• customised invitations created on your PC
    including all details of the wedding, along with the guests names
  • hand written invitations
    are a lovely personal touch for a small wedding, but if you're having more than 25 guests the task might overwhelm you. 

Wording the invitation

The invitation comes from the host (whoever is footing the bill).  

If either parent is widowed, the invitation goes out in the name of the living parent.

If the parents are divorced but are hosting the wedding together, both names are used, e.g., Mr John Smith and Mrs Mary Smith or Mr John Smith and Mrs Mary Green.

If the parents are divorced the name of the parent who is hosting the wedding and the new spouse (if there is one) are used.

Traditionally it is written in the third person. 

It should contain all the relevant information:

  • name of host
  • names of each guest separately to make it clear who you're inviting
    (e.g. Robert Brown and Sally White or Robert Brown and guest: or Paul and Jenny Smith and Catherine, not 'The Smith Family')
  • who is marrying whom
  • ceremony and reception where and when
    including the address and anything else relevant, for example on the beach or in the garden
    if outside, include the bad weather alternative (this could be on a separate card)
  • anything else, for example if the reception includes dancing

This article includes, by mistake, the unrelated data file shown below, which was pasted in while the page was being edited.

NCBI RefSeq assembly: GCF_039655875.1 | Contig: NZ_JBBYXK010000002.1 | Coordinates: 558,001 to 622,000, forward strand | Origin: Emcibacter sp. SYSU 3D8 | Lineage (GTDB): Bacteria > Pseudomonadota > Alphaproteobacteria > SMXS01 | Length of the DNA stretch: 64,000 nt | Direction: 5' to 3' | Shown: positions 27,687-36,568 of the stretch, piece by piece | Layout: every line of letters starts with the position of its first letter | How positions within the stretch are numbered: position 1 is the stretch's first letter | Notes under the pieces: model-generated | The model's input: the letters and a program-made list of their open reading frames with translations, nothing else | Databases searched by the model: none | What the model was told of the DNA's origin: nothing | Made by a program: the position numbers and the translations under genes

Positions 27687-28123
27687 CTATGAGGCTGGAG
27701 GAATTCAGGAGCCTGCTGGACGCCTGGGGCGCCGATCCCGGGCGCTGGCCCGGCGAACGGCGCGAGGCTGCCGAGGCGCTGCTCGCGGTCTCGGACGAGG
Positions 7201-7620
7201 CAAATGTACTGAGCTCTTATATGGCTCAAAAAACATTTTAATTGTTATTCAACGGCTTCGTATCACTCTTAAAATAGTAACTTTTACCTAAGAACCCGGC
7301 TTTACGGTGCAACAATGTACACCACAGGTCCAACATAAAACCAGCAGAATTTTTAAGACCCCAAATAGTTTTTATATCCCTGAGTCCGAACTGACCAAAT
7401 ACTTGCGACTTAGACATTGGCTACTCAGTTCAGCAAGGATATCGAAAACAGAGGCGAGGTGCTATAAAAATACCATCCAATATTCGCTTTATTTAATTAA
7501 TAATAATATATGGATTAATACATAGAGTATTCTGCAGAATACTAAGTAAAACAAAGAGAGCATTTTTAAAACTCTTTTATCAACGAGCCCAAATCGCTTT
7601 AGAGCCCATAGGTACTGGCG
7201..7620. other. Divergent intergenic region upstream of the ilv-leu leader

• RSVP date, address, e-mail and telephone number

Spelling out all the details will help your guests plan what to wear and estimate how long the celebration will be (especially useful for parents organising babysitters).

Click here for some wording ideas

Reply cards

Making it easy for guests to reply means you'll get their responses more quickly - useful if you've got a stand-by list! 

If they don't have e-mail, they'll appreciate a reply card.

It's a good idea to include a stamped address envelope for the reply cards.

Reply cards should include:

  • space for the guest's name
  • spaces for accepting or declining the invitation
  • space for the number of guests attending

Example  +click here

Including further information

It can be helpful to include general directions on how to get to the ceremony venue, along with a detailed map showing the ceremony and reception venues and parking. 

Suggestions for appropriate footwear, a request for costumed attire, location of gift registry, or bad weather arrangements can be made on a separate card. 

If you're having a bad weather alternative venue, think about how your guests will know which venue to go to (for example if it's overcast but not actually raining they might not be sure). One idea is to have an answer phone with a recorded message that they can ring if in doubt.

You might also include accommodation prices and e-mail/telephone contact information for any out-of-towners.

Number required

If you're using custom printed invitations you'll need to order extra to cover mistakes, late additions to your list, etc.

You'll also probably want some extras as keepsakes for you, your mother and your groom's mother.

Receiving the replies

Make a list of invited guests. Tick (or cross off) their names and note the number attending as the replies arrive. You can also use this list to record their gifts as they arrive and when you sent the thank you letter.

You'll need to give an e-mail or telephone reminder to anyone who has not replied.

Postponement and cancellation

If your wedding has to be postponed or cancelled, you need to advise your guests as soon as possible. If time doesn't allow a written card, then all the guests will have to be e-mailed or telephoned. 

Examples +click here